Wednesday, 17 October 2007

Long Tail Search (kind of)

So you've got your shiny new website but visitor numbers are not wonderful. You 'decide' as you sell widgets that you want to be on page one of Google for people who search for 'widgets'. However, you do some research and discover there are over two million pages in the Google index that contain the word 'widgets'. To compound this all the sites on the first two pages of Google are authority sites with good PageRank and lots of inbound links. They will be tough to beat.

Enter the long tail (kind of), but before we consider the long tail let's first consider Keyword Effectiveness Indices or KEI's. A keyword or key phrase's KEI is a measure of how useful the word or phrase will be to you. If a keyword or phrase is used by searchers AND appears on many web pages chances are the KEI will be a small number, not useful. However, if a phrase is used by searchers but doesn't appear on many or indeed any web pages the KEI will be a large number, useful.

In simple terms you want your site to contain words and phrases searchers use but other websites don't and this is where the long tail comes into its own.

Back to our widgets. You have found competition for the keyword widgets is intense. You are going head to head with some heavy hitters and it could be a long slog getting anywhere. It's time to use your head.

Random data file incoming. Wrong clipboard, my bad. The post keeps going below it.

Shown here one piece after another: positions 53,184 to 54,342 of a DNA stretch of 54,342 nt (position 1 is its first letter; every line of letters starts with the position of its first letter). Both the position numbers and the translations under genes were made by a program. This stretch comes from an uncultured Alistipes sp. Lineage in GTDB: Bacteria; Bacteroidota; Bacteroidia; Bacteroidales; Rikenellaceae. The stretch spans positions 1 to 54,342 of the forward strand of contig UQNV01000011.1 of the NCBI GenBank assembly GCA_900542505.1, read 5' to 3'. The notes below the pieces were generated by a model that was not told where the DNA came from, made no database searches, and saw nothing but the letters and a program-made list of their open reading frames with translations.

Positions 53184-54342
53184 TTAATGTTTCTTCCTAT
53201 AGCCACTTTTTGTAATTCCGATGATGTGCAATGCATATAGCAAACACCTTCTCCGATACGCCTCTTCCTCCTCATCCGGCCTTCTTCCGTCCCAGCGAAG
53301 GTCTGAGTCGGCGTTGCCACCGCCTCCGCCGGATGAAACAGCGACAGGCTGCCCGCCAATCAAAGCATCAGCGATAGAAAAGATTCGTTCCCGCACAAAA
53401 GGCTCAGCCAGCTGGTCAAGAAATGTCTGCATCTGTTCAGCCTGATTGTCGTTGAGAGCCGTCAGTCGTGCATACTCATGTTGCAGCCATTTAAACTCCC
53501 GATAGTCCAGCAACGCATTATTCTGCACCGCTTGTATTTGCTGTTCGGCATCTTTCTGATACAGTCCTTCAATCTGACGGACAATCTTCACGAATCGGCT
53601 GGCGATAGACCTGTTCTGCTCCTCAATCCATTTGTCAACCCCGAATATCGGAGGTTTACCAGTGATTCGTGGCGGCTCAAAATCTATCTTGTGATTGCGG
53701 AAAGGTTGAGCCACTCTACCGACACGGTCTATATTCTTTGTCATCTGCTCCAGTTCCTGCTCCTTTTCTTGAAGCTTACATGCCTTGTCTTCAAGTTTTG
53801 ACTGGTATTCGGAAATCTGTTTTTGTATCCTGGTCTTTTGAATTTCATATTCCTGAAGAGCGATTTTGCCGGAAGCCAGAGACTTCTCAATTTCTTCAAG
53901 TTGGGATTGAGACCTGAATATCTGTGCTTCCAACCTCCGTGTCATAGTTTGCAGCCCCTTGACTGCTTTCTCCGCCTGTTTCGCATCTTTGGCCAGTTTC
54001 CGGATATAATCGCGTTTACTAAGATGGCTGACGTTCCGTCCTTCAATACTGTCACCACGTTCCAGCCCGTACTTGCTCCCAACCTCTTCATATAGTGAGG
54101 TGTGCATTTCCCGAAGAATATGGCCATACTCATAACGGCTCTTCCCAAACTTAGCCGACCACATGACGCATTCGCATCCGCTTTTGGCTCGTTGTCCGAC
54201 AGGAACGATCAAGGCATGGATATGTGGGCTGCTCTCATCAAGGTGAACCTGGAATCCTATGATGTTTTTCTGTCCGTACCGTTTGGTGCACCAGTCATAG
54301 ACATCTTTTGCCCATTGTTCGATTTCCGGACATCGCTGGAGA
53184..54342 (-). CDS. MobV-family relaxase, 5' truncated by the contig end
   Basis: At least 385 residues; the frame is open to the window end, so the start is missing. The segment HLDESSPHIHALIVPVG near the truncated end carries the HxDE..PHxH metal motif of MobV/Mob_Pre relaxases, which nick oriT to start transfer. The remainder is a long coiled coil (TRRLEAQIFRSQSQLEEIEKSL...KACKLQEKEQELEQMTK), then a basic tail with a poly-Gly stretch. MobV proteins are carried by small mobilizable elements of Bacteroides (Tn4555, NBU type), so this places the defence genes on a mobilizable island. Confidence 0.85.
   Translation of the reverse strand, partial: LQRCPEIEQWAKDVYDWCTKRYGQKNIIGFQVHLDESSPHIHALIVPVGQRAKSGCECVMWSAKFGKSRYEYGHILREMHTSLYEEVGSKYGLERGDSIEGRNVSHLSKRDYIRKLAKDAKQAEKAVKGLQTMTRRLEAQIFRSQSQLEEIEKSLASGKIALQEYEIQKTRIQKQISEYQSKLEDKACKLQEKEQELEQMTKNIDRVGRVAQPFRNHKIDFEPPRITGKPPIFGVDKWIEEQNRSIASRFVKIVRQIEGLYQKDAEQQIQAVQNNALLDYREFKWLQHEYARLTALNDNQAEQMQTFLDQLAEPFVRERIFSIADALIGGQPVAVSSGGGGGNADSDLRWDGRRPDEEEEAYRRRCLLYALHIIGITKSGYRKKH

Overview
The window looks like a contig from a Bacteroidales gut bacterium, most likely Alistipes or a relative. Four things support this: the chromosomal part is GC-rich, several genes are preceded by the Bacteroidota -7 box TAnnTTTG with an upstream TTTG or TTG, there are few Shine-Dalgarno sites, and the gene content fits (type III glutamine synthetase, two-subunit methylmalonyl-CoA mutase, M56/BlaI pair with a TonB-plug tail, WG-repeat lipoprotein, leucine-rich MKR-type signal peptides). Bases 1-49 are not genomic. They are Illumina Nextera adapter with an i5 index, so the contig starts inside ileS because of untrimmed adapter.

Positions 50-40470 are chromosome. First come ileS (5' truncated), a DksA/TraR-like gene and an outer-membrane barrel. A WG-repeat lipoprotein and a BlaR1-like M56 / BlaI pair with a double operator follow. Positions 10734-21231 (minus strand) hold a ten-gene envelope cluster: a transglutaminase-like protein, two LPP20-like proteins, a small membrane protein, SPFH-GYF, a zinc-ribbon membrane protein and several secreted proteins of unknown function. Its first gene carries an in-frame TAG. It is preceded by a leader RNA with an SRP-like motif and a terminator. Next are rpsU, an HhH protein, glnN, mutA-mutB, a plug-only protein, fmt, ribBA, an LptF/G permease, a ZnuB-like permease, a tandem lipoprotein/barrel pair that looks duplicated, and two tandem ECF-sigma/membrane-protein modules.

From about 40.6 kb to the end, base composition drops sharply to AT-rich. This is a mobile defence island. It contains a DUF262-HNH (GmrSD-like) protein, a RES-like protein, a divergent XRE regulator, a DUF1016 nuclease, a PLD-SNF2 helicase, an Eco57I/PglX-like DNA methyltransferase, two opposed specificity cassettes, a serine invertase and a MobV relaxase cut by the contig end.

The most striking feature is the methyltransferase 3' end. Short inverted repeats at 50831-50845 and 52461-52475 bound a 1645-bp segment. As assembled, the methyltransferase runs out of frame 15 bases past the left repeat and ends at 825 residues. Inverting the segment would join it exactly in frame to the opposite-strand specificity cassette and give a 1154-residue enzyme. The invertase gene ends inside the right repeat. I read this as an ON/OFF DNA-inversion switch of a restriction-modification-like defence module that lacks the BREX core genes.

Using Wordtracker or similar research key phrases containing the word widgets. Doing this you will perhaps find people actually search using 'big blue shiny widgets'. Your research shows you that this phrase has a good search volume but very few pages competing for it. This means the phrase has a high KEI. Bingo. Create a page, optimise it for your phrase and watch your stats package.

Of course you don't just do this once, you create lots of new content pages optimised for the various high KEI phrases you have found.

Now this isn't actually long tail search, you can't optimise for the long tail, but it's a useful way of finding very useful and powerful long keyword phrases that might be easier to rank for than the phrases at the head.



More in this category: Keyword Research

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